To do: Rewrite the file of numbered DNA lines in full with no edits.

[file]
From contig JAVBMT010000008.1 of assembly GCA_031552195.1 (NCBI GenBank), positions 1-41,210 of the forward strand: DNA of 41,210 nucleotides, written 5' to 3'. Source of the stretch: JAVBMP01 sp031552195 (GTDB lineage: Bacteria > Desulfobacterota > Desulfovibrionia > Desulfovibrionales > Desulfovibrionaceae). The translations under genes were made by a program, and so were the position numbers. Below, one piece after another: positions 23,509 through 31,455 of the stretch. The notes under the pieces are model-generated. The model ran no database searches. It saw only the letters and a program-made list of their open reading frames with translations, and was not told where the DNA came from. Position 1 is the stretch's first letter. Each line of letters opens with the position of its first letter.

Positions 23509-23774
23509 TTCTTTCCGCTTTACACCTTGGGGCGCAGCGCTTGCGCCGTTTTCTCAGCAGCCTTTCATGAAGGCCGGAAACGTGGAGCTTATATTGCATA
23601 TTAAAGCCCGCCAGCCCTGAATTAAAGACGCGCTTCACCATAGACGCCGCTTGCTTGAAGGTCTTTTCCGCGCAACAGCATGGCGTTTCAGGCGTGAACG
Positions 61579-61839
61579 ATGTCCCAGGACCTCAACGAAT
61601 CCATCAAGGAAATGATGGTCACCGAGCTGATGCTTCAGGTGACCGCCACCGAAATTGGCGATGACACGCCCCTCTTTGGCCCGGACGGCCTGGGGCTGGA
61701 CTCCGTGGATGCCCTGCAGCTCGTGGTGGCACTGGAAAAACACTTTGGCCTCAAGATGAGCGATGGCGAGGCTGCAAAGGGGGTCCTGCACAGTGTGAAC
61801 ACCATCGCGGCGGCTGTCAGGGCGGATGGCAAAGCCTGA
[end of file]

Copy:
From contig JAVBMT010000008.1 of assembly GCA_031552195.1 (NCBI GenBank), positions 1-41,210 of the forward strand: DNA of 41,210 nucleotides, written 5' to 3'. Source of the stretch: JAVBMP01 sp031552195 (GTDB lineage: Bacteria > Desulfobacterota > Desulfovibrionia > Desulfovibrionales > Desulfovibrionaceae). The translations under genes were made by a program, and so were the position numbers. Below, one piece after another: positions 23,509 through 31,455 of the stretch. The notes under the pieces are model-generated. The model ran no database searches. It saw only the letters and a program-made list of their open reading frames with translations, and was not told where the DNA came from. Position 1 is the stretch's first letter. Each line of letters opens with the position of its first letter.

Positions 23509-23774
23509 TTCTTTCCGCTTTACACCTTGGGGCGCAGCGCTTGCGCCGTTTTCTCAGCAGCCTTTCATGAAGGCCGGAAACGTGGAGCTTATATTGCATA
23601 TTAAAGCCCGCCAGCCCTGAATTAAAGACGCGCTTCACCATAGACGCCGCTTGCTTGAAGGTCTTTTCCGCGCAACAGCATGGCGTTTCAGGCGTGAACG
Positions 61579-61839
61579 ATGTCCCAGGACCTCAACGAAT
61601 CCATCAAGGAAATGATGGTCACCGAGCTGATGCTTCAGGTGACCGCCACCGAAATTGGCGATGACACGCCCCTCTTTGGCCCGGACGGCCTGGGGCTGGA
61701 CTCCGTGGATGCCCTGCAGCTCGTGGTGGCACTGGAAAAACACTTTGGCCTCAAGATGAGCGATGGCGAGGCTGCAAAGGGGGTCCTGCACAGTGTGAAC
61801 ACCATCGCGGCGGCTGTCAGGGCGGATGGCAAAGCCTGA